Few architects have contributed more to the Zagreb skyline than neo-gothic mega-builder Bollé.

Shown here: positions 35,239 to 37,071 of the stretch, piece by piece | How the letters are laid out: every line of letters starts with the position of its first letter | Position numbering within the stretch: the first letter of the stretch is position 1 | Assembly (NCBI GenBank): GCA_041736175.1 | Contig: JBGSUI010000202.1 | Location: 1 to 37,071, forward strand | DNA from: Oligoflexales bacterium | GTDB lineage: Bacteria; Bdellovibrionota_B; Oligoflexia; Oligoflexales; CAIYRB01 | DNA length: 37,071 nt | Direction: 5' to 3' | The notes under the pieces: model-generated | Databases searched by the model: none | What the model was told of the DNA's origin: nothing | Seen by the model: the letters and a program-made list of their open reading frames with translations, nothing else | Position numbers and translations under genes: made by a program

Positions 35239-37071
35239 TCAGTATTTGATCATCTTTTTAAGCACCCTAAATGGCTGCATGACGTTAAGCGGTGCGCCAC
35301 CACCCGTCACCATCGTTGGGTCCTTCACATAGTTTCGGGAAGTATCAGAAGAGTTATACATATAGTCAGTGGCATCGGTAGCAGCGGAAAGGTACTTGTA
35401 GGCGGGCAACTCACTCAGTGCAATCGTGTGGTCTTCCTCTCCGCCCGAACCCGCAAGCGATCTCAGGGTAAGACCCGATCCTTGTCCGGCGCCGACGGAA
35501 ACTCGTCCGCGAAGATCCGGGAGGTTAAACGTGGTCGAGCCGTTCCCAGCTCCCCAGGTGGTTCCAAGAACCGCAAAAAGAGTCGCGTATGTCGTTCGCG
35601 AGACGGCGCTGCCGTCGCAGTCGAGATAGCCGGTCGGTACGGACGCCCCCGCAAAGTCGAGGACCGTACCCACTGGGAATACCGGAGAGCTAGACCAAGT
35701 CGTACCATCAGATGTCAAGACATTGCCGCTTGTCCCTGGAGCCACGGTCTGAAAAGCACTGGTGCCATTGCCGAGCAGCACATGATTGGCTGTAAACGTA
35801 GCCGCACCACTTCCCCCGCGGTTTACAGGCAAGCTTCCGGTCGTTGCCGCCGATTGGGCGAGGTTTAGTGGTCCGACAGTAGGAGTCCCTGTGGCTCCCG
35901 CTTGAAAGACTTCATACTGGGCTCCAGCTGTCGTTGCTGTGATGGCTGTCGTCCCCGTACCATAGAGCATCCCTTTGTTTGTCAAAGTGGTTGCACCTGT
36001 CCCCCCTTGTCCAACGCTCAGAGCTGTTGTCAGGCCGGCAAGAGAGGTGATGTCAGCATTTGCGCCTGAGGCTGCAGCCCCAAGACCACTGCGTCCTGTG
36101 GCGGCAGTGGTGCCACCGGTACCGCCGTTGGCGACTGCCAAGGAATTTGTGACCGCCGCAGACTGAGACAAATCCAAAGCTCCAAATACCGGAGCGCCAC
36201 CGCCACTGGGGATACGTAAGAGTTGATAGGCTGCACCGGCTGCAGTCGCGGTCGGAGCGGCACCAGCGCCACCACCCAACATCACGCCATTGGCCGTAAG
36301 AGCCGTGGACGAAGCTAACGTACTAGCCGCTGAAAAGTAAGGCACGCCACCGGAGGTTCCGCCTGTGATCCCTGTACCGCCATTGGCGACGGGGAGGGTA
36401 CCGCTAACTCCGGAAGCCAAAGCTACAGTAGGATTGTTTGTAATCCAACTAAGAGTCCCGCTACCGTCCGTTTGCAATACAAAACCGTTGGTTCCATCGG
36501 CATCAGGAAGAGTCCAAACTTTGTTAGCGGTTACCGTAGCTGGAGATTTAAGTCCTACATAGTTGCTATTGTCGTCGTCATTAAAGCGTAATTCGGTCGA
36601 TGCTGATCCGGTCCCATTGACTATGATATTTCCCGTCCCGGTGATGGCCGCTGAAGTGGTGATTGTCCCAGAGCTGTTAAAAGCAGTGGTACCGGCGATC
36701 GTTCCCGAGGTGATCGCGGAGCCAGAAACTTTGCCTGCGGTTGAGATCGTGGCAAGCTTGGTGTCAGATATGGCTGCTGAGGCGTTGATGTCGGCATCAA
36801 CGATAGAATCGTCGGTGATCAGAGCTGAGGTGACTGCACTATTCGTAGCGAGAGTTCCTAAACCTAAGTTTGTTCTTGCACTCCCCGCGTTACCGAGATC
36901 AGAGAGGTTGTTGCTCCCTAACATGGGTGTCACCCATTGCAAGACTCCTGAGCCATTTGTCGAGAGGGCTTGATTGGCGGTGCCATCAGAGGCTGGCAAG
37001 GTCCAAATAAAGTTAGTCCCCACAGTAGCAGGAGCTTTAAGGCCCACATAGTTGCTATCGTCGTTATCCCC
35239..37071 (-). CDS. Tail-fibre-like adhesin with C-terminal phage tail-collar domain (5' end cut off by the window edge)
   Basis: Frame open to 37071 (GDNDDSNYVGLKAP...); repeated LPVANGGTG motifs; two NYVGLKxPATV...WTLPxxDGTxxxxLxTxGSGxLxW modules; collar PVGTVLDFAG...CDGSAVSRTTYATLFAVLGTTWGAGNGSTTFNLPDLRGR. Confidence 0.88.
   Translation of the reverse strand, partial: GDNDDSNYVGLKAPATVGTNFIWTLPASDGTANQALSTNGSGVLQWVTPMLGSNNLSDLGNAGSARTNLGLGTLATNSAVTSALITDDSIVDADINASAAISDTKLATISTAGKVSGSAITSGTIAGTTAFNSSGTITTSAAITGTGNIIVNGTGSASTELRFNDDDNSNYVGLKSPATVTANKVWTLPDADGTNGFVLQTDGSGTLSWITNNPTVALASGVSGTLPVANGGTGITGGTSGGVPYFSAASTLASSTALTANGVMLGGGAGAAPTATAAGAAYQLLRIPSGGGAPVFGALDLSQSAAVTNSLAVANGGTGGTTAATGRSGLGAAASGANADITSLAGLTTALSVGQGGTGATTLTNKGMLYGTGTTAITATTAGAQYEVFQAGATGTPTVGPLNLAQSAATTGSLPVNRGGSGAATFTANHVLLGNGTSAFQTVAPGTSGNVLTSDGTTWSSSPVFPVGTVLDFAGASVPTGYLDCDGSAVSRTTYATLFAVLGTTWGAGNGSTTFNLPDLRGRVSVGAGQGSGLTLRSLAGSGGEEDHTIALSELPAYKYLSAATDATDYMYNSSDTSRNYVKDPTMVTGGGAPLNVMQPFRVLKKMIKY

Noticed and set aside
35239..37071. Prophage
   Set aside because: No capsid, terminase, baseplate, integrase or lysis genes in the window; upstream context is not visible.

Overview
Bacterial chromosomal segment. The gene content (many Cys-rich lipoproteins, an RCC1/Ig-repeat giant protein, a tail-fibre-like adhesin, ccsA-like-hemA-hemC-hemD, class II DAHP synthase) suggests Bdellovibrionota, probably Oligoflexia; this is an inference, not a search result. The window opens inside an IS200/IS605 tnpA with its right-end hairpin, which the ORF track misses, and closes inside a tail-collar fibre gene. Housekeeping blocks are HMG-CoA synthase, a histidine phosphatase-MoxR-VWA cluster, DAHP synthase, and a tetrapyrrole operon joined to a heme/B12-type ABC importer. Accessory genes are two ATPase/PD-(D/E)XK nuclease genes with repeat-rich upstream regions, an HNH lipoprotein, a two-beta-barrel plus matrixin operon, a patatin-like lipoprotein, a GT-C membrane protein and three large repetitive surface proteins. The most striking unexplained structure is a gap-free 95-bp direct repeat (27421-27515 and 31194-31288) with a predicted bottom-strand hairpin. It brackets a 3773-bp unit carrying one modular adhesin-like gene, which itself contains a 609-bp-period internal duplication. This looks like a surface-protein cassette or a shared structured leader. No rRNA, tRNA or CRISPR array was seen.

Think of Zagreb’s most iconic buildings and you will sooner or later come face to face with the work of Herman Bollé (1845-1926). The neo-gothic, twin-tower rebuild of Zagreb Cathedral? Bollé. The fortress-like walls of Mirogoj Cemetery? Bollé. The renovated St Mark’s Church in the Upper Town? Bollé. Or maybe the neo-Renaissance museum building in which this very exhibition is being held? Again Bollé. Few other individuals have left such a profound mark on the city as this Cologne-born, Vienna-trained architect, who worked in Zagreb from 1878 until his death. Initially invited to Croatia by Bishop Juraj Strossmayer to work on Đakovo Cathedral, Bollé melded romantic and neo-gothic elements to create a distinctive Croatian national style. The visually superb exhibition at the Museum of Arts & Crafts takes us through Bollé’s career with plenty of archive photographs and 3-D models to help us on our way. It also focuses on his less-celebrated role as an all-round promoter of the arts – indeed, serving as this museum’s first ever director